Signs & Symptoms of Depressive Episode sadness anxiety guilt anger isolation Hopelessness disturbances in sleep and appetite fatigue and loss of interest in usually enjoyable activities problems concentrating Loneliness self-loathing apathy or indifference Depersonalization loss of interest in sexual activity shyness or social anxiety Irritability chronic pain (with or without a known cause) lack of motivation and morbid suicidal ideation.
Mixed Episode A. The criteria are met for both a Manic Episode and a Major Depressive Episode (except for duration) nearly every day during at least a 1-week period. B. The mood disturbance is sufficiently severe to cause marked impairment in occupational functioning or in usual social activities or relationships with others or to necessitate hospitalization to prevent harm to self or others, r there are psychotic features. C. The symptoms are not due to direct physiological effects of a substance (e.g., a drug of abuse, a medication, or other treatment) or a general medical condition (e.g., hyperthyroidism).
DSM IV-TR Criteria Bipolar I disorder is characterized by the occurrence of one or more manic episodes or mixed episodes Bipolar II disorder is also characterized by at least one hypomanic episode. In addition, bipolar II disorder is characterized by one or more major depressive episodes. Cylcothymia has hypomanic episodes present but periods of depression that do not meet criteria for major depressive episodes. Sometimes considered a milder form of the bipolar II subtype.
Bipolar Disorder in the Elderly There is a relative lack of knowledge about bipolar disorder in late life. There is evidence: that it becomes less prevalent with age but nevertheless accounts for a similar percentage of psychiatric admissions that older bipolar patients had first experienced symptoms at a later age; that later onset of mania is associated with more neurologic impairment; that substance abuse is considerably less common in older groups; that there is probably a greater degree of variation in presentation and course: for instance individuals may develop new-onset mania associated with vascular changes become manic only after recurrent depressive episodes, or may have been diagnosed with bipolar disorder at an early age and still meet criteria.
Bipolar Disorder in the Elderly There is also some weak evidence that mania is less intense and there is a higher prevalence of mixed episodes, although there may be a reduced response to treatment. Overall there are likely more similarities than differences from younger adults. In the elderly, recognition and treatment of bipolar disorder may be complicated by the presence of dementia or the side effects of medications being taken for other conditions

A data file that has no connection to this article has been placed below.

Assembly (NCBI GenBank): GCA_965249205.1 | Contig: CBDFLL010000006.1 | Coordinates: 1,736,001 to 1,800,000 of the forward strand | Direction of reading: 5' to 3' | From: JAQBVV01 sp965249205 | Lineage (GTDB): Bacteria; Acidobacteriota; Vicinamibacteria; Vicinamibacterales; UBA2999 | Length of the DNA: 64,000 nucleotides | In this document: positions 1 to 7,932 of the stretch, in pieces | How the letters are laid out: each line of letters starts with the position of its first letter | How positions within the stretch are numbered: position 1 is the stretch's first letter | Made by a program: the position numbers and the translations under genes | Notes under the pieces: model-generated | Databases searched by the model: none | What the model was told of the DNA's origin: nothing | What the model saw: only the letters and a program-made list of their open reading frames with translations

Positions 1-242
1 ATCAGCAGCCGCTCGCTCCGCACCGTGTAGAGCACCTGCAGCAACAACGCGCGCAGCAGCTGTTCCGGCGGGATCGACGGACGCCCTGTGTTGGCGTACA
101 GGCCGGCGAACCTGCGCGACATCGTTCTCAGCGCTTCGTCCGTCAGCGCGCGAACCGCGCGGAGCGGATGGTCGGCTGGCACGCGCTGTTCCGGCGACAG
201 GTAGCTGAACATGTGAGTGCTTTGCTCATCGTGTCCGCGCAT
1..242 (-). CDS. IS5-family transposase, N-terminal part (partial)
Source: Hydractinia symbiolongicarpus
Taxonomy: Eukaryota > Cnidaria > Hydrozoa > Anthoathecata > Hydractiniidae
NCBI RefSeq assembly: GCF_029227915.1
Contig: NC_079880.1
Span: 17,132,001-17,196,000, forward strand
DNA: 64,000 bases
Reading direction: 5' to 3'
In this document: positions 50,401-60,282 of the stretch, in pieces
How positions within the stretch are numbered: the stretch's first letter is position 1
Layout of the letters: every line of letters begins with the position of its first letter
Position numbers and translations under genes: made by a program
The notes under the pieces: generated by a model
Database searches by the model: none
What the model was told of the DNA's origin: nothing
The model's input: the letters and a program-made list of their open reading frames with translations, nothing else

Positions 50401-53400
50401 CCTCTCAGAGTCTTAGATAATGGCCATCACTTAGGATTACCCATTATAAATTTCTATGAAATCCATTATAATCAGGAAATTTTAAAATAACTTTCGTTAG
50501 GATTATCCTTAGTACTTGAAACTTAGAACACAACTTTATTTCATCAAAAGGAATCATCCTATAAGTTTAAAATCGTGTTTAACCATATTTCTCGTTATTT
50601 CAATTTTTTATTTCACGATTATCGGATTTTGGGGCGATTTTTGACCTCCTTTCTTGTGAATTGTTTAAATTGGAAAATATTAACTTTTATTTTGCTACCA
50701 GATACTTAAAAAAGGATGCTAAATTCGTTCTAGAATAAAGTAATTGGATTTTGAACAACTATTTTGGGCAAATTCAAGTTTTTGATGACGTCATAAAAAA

Treatment: Medication Overview The mainstay of treatment is a mood stabilizers such as lithium carbonate or lamotrigine. Lamotrigine has been found to be best for preventing depressions, while lithium is the only drug proven to reduce suicide in people with bipolar disorder. These two drugs comprise several unrelated compounds which have been shown to be effective in preventing relapses of manic, or in the one case, depressive episodes. The first known and "gold standard" mood stabilizer is lithium, while almost as widely used is sodium valproate, also used as an anticonvulsant. Depending on the severity of the case, anti-convulsants may be used in combination with lithium-based products or on their own. Atypical antipsychotics have been found to be effective in managing mania associated with bipolar disorder. Antidepressants have not been found to be of any benefit over that found with mood stabilizers.
Treatment Psychosocial: Brief Overview Psychotherapy is aimed at alleviating core symptoms, recognizing episode triggers, reducing negative expressed emotion in relationships, recognizing prodromal symptoms before full-blown recurrence, and, practicing the factors that lead to maintenance of remission. Cognitive behavioral therapy, family-focused therapy, and psycho- education have the most evidence for efficacy in regard to relapse prevention, while interpersonal and social rhythm therapy and cognitive-behavioral therapy appear the most effective in regard to residual depressive symptoms. Most studies have been based only on bipolar I, however, and treatment during the acute phase can be a particular challenge. Some clinicians emphasize the need to talk with individuals experiencing mania, to develop a therapeutic alliance in support of recovery.
Prognosis For many individuals with bipolar disorder a good prognosis results from good treatment, which, in turn, results from an accurate diagnosis. Because bipolar disorder can have a high rate of both under-diagnosis and misdiagnosis, it is often difficult for individuals with the condition to receive timely and competent treatment. Bipolar disorder can be a severely disabling medical condition. However, many individuals with bipolar disorder can live full and satisfying lives. Quite often, medication is needed to enable this. Persons with bipolar disorder may have periods of normal or near normal functioning between episodes. Prognosis depends on many factors such as the right medicines and dosage, comprehensive knowledge of the disease and its effects; a positive relationship with a competent medical doctor and therapist; and good physical health, which includes exercise, nutrition, and a regulated stress level. There are other factors that lead to a good prognosis, such as being very aware of small changes in a person's energy, mood, sleep and eating behaviors.
Thought Provoking Questions: How is Bipolar depression different from unipolar depression? Describe a manic episode? How can you make a referral for the evaluation of bipolar depression?